Tag: Mary Lou Retton

Gymnastics Champion Simone Biles to Carry Flag for Team USA in Rio Olympics Closing Ceremony

simone biles (on bar)

article via eurweb.com

In addition to her five gold medals, Simone Biles is now poised for another super Rio Olympics experience.  She’s been chosen as the Team USA flag bearer for closing ceremony on Sunday.

“It’s an incredible honor to be selected as the flag bearer by my Team USA teammates,” Biles said in a statement. “This experience has been the dream of a lifetime for me and my team and I consider it a privilege to represent my country, the United States Olympic Committee and USA Gymnastics by carrying our flag. I also wish to thank the city of Rio de Janeiro, and the entire country of Brazil, for hosting an incredible Games.”

This quite an honor for Miss Biles as she is only the second American gymnast to carry the flag in an opening or closing ceremony after Alfred Jochim in 1936.

Though it was largely expected given her dominance in the sport over the past three years, Biles’ competition here was a resounding success, reports USA Today Sports.

She led the Americans to a second consecutive team gold medal by an eye-popping eight points before winning the all-around title, gold medals on vault and floor exercise and bronze on balance beam.

Her five medals matches marks set by Nastia Liukin in 2008, Shannon Miller in 1992 and Mary Lou Retton in 1984.

Her success here only added to the consensus that she’s the best gymnast of her time and probably the best ever. None other than Bela and Martha Karolyi, Retton and Aimee Boorman, Biles’ longtime coach, think the case is clear.

Biles, 19, entered these Games as the three-time defending world all-around champion. Her 10 gold medals earned over that span is a record for any gymnast, and she has 14 total medals from world championship competition.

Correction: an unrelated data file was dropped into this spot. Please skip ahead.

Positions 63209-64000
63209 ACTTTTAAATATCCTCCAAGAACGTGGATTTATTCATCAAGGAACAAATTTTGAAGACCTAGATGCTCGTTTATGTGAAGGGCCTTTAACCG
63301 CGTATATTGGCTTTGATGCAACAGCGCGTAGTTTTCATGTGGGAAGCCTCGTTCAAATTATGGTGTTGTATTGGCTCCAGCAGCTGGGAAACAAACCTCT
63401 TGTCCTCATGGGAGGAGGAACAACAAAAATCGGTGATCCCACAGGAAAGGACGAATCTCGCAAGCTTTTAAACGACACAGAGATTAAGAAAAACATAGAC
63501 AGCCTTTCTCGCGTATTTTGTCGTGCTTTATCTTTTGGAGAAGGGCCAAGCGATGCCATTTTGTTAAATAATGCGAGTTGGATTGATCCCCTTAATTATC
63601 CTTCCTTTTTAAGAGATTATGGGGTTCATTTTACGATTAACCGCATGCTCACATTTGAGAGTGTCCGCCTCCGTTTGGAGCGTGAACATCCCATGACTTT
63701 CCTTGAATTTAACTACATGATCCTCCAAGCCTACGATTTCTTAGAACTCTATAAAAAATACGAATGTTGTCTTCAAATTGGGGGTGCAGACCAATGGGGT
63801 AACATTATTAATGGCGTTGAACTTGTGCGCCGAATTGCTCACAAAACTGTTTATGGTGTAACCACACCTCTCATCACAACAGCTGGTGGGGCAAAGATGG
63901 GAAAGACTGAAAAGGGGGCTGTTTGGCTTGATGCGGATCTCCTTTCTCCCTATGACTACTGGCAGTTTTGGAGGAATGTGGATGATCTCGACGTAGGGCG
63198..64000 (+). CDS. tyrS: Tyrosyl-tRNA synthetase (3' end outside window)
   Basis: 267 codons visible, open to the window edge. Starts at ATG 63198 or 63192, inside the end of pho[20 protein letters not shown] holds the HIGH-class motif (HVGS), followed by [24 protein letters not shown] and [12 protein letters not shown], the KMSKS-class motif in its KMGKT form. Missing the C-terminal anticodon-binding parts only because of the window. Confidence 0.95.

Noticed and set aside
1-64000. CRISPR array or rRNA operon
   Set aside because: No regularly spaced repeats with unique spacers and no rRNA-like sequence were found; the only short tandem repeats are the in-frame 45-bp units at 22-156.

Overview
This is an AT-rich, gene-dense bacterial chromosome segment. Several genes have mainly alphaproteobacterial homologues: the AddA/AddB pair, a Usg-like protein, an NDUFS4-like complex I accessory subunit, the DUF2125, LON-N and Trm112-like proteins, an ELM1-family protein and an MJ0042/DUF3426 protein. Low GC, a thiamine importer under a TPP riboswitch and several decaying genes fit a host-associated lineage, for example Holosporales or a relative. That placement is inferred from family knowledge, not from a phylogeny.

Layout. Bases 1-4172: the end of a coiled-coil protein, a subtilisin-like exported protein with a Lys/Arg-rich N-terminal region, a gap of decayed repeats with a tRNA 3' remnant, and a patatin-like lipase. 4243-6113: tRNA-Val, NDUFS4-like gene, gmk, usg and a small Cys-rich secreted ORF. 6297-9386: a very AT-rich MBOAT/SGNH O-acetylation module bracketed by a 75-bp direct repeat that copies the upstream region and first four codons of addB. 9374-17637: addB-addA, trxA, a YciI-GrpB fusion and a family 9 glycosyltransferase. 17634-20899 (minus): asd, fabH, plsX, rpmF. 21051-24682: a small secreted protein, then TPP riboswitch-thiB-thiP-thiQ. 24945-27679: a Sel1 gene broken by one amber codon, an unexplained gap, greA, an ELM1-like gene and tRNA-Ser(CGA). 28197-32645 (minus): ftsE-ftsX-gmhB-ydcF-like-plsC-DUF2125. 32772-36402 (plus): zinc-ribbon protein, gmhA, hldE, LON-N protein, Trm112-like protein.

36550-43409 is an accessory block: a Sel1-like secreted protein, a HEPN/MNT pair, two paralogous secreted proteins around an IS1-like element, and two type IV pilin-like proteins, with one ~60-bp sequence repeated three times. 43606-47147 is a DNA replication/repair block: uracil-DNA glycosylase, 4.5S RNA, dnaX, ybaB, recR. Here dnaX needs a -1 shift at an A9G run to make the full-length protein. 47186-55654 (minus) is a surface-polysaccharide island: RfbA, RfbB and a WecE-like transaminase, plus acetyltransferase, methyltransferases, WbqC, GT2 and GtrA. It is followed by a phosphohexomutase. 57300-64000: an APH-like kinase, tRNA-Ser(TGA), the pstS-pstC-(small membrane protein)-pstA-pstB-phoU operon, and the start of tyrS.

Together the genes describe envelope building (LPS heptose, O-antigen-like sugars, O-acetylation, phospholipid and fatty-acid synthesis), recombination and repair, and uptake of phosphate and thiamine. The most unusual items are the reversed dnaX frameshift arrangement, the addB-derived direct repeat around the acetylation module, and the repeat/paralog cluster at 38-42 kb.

To read full article, go to: http://www.eurweb.com/2016/08/simone-biles-carry-us-flag-olympics-closing-ceremony-sunday/

U.S. Gymnastics Sensation Simone Biles Soars to Fourth Gold Medal in Rio Olympics

Simone Biles nailed her signature move, The Biles, to win the gold medal in the floor exercise. (Credit: Dmitri Lovetsky/Associated Press)

article by Victor Mather and Lela Moore via nytimes.com

RIO DE JANEIRO — For anyone who doubted her after a subpar performance on the balance beam, Simone Biles sent an emphatic message on Tuesday: She is unbeatable in the floor exercise.

Biles bounced back from a bronze medal performance on the beam to dominate the floor, completing her Rio Olympics with four gold medals and the bronze. She is the fourth American female gymnast to win five medals in a single Olympics, joining Mary Lou Retton (1984), Shannon Miller (1992) and Nastia Liukin (2008).

Biles scored a 15.966 in the floor, considered her best event.

Her signature floor move is the Biles, a double layout with a half-twist and a blind landing. She performed the move nearly perfectly, adding a stag leap, which she had left out of her performance in the team event but included in the individual all-around.